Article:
Sadly, going through a divorce brings out the worst in some people. Whatever the reason, some spouses will take steps to hide assets from the other spouse during the divorce process. This article was written to discuss the issue in depth, and what the victimized spouse can do to make sure their marital estate is protected.
As with all aspects of the law, these options should be explored with the guidance of a qualified family law attorney.
What the Law Says About Hiding Assets in a Divorce
Most folks are aware that California is a community property state. California Family Code §760 states:
“All property, real or personal, wherever situated, acquired by a married person during the marriage while domiciled in this state is community property.”
This means that money earned during a marriage, whether it was earned primarily through the efforts of one spouse or both, is considered community property. In California, property is part of the community estate even if one spouse earns the money without the other spouse’s knowledge.
The law is also very specific when it comes to how community property is to be divided. Family Code §2550 states that absent a written agreement (such as a prenuptial agreement), the court must divide the community estate of the parties equally. This rule applies to all items purchased during a marriage — cars, boats, furniture, real estate, stocks, bonds, etc.
Marital Assets Can Be Complicated
One of the key questions that is often settled during a California divorce is whether an asset is community or separate property. In most cases, items purchased prior to a marriage are considered separate, not community. However, exceptions apply to this rule.
For instance, equity accrued during a marriage on a home purchased before the marriage can be considered community property. This is also the case with pension fund earnings and interest from bank accounts.
During the early stages of the divorce, both couples will be required to make disclosures of the community property. This includes all assets, debts and relevant financial circumstances.
What Happens If A Spouse Hides Assets During A Divorce or Fails to Disclose?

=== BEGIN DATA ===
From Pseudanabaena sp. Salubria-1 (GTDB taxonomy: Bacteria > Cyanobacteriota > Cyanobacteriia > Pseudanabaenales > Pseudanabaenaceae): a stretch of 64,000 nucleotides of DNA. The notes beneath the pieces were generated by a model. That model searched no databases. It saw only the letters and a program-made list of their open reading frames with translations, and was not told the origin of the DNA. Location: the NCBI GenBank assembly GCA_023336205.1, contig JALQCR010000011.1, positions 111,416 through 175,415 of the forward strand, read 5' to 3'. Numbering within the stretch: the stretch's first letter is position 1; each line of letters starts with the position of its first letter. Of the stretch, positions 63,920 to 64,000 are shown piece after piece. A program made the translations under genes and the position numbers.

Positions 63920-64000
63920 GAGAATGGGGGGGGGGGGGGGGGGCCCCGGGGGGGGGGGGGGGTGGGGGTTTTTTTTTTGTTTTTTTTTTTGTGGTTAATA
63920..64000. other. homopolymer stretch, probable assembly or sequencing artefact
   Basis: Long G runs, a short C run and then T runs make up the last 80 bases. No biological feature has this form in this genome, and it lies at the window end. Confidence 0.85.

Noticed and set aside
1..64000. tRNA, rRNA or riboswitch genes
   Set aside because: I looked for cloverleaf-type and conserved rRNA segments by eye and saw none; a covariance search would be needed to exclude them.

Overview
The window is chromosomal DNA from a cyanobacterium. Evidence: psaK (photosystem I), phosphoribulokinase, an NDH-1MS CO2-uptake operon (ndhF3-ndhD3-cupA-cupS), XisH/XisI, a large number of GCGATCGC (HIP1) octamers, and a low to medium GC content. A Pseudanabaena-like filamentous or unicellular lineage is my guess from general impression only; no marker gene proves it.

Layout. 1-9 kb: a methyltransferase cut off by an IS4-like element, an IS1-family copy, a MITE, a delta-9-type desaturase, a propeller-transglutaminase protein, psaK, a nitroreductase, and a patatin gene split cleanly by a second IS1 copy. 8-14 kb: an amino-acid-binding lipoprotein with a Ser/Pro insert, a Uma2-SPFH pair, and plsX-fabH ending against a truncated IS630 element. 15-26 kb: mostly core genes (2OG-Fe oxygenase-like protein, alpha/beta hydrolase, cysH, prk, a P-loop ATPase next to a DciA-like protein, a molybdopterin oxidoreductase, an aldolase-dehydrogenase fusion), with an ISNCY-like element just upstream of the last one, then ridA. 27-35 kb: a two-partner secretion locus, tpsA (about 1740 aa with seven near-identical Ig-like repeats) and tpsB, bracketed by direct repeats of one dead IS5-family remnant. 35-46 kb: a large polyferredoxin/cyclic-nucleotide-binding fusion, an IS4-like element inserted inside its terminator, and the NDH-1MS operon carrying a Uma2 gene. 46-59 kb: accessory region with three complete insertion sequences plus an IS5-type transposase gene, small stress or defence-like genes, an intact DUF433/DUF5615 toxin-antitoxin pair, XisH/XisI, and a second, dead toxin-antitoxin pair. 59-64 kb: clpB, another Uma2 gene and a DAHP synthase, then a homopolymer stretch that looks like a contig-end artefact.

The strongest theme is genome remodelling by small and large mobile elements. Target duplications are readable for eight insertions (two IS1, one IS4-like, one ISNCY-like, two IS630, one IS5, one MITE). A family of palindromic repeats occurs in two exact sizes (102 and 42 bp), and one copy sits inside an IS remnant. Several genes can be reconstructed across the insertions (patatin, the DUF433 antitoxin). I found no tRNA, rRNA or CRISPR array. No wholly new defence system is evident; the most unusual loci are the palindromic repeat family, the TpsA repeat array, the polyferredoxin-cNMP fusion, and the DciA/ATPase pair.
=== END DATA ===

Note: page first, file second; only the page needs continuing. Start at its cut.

Before getting into a real life example of a spouse who hid assets during a divorce, let’s briefly discuss some of the reasons why it’s a bad idea to attempt to engage in this type of behavior. For starters, the party who hides assets could be hit with civil penalties.
This could include the court ordering the dishonest spouse to pay the other spouse’s attorney’s fees. In California, the Family Code is set up to encourage the divorcing parties to settle their divorce and cooperate whenever possible.
California Family Code §271 allows the court to sanction the obstructionist party by ordering them to pay the other party’s attorney’s fees.
In addition to paying the other side’s legal fees, the spouse that tries to conceal assets could end up forfeiting more assets to the other side in the process. Section 1101(h) of the Family Code notes that married couples have a fiduciary responsibility to one another. If this responsibility is breached, such as when one spouse intentionally hides community assets, the law allows the court to award the other spouse 100 percent of the value of the undisclosed asset.
But perhaps more grave a scenario than civil penalties, the spouse who attempts to conceal assets during a divorce could potentially face criminal charges. This could include charges of perjury, which carry potential jail time, as well as charges of fraud.
Long story short, it’s not worth the risk to try and hide assets from a spouse, or the court.
A Woman Tried To Hide Lottery Winnings From Her Husband, Paid a Big Price
In 1999, the Los Angeles Times covered the story of a couple that decided to divorce after 25 years of marriage. In court documents, husband Thomas Rossi described being caught off-guard by his wife Denise’s request for separation. He said he was particularly blind sided by her sense of urgency in wanting to dissolve the marriage.
It wouldn’t be until years after the marriage was finalized that Thomas found out Denise’s reason for wanting to divorce was because she had won $1.3 million in the lottery that she didn’t want to share.
This was something she failed to mention during the mandatory asset disclosure portion of the divorce. Had it not been for a twist of fate in Thomas’s favor, he might not ever have learned about his ex-wife’s winnings — which legally qualified as community property.
Luckily for Thomas, two years after the divorce was finalized, he received a mysterious solicitation in the mail, addressed to his ex-wife. It was from a company called Statewide Funding, which offered lump sums to lottery and lawsuit winners.
The letter stated that the company
“helped hundreds of lottery winners like you around the country receive a lump sum payment for the present value of their future annual lottery payments.”
After some initial confusion, Thomas and his lawyer did some research with the State Lottery Commission, which confirmed that Denise had won a $1.3 million reward, payable in monthly installments of $66,800.